CTE is a degenerative brain disorder that can only be diagnosed posthumously, so the study relied on research that was conducted using donated brains. Researchers studied the brains of males who had played contact sports such as football, basketball, baseball, boxing, wrestling and rugby. The author of the study said that the frequency with which CTE was identified in former athletes was surprising.

The report, which was published in the December edition of Acta Neuropathological, analyzed 66 men who had played contact sports in their youth. CTE was identified in 32 percent of these men while signs of CTE were not found in any of the 198 brains from people who hadn’t played any contact sports in their youth. The leader of the research team said that CTE awareness could help to make contact sports safer.

People in Washington may want to learn about an exciting new study out of Finland that demonstrates even elderly patients may be helped by surgery following a traumatic brain injury. Historically, when elderly people suffered such an injury, nothing was done due to their age and the fact that they could die from such surgery.

Now, people are getting older and enjoying a longer life span. Researchers with the Helsinki University Hospital Department of Neurosurgery decided to study the effects of surgical treatment for people at or over the age of 75 who had suffered a traumatic brain injury.

While none of the patients who were unconscious when brought to the hospital remained alive after one year, those who were conscious and who underwent the corrective surgery recovered, according to the researchers. Those who recovered then reportedly enjoyed similar life spans as did their peers. One of the study’s authors indicated that he believes the results demonstrate that deciding against surgical intervention for TBI should not be a decision made only on the basis of age. While the study was small, the author indicated that it did demonstrate that elderly patients could potentially benefit from surgery when they have suffered a TBI.

A new discovery in medical research could help patients in Washington with traumatic brain injuries. Researchers from the University of Maryland and the Veterans Affairs Maryland Health Care System have found a way to deliver stem cells to injured areas of the brain using a magnetic field. Although the method has only been tested on rats, researchers believe magnetic cell targeting is very promising.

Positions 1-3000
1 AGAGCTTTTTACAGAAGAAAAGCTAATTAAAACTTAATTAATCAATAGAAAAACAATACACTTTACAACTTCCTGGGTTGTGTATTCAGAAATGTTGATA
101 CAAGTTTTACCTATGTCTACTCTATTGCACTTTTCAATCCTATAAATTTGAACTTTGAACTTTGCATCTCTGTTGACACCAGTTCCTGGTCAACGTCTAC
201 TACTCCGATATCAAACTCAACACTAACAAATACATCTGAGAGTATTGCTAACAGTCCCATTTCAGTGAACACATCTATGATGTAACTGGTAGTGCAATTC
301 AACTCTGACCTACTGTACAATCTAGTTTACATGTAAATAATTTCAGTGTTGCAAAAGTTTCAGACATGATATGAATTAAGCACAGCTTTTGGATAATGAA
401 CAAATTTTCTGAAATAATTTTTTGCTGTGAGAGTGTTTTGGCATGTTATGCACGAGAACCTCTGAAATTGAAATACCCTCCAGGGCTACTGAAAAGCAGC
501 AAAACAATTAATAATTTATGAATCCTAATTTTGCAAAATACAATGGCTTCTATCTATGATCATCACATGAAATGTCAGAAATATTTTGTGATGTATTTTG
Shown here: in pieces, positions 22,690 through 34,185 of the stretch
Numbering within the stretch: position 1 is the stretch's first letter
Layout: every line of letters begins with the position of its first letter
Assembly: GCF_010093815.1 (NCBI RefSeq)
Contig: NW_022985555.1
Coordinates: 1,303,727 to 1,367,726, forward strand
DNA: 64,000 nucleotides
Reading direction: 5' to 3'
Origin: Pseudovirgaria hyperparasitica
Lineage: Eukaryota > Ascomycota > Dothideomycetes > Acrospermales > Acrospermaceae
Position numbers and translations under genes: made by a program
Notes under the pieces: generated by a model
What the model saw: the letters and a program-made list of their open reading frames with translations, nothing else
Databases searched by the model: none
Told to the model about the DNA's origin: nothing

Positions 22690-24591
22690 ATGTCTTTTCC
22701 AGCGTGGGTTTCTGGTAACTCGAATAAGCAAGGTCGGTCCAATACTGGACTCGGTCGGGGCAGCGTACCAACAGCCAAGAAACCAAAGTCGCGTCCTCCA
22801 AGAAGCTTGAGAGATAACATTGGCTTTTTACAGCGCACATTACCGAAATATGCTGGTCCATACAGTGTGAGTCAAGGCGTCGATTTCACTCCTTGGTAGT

Previously, medical researchers had been attempting to treat traumatic brain injuries using stem cell therapy without magnets. The problems they had using stem cell therapy on the central nervous system was that the stem cells did not always reach the injured parts of the brain, and there was a risk of intracranial hemorrhage.

Researchers are now labeling human neural progenitor cells with iron-oxide nanoparticles and using a magnetic field to guide them towards injury sites in the brain. The magnetic field allows scientists to specifically target the areas that they want the stem cells to go towards. There are still a lot of important questions that haven’t been answered in the research. Scientists do not know what will happen to the stem cells once the magnetic field is removed, and they do not know what effect stronger magnetic fields could have on the stem cells.

Washington high schools may include cheerleading as an option for extra-curricular activity. In addition to providing opportunities for developing relationships while participating in demanding physical activity, this sport may also be an excellent source of scholarship opportunities for talented individuals. However, the competitive nature of the sport may create situations in which team members are encouraged or expected to take unnecessary risks as they attempt stunts that are dangerous. These situations can result in serious injuries for those who are not comfortable or well-prepared. Brain injury is one of the most serious potential outcomes, and it is important for those participating as well as those overseeing to be aware of concussion protocol.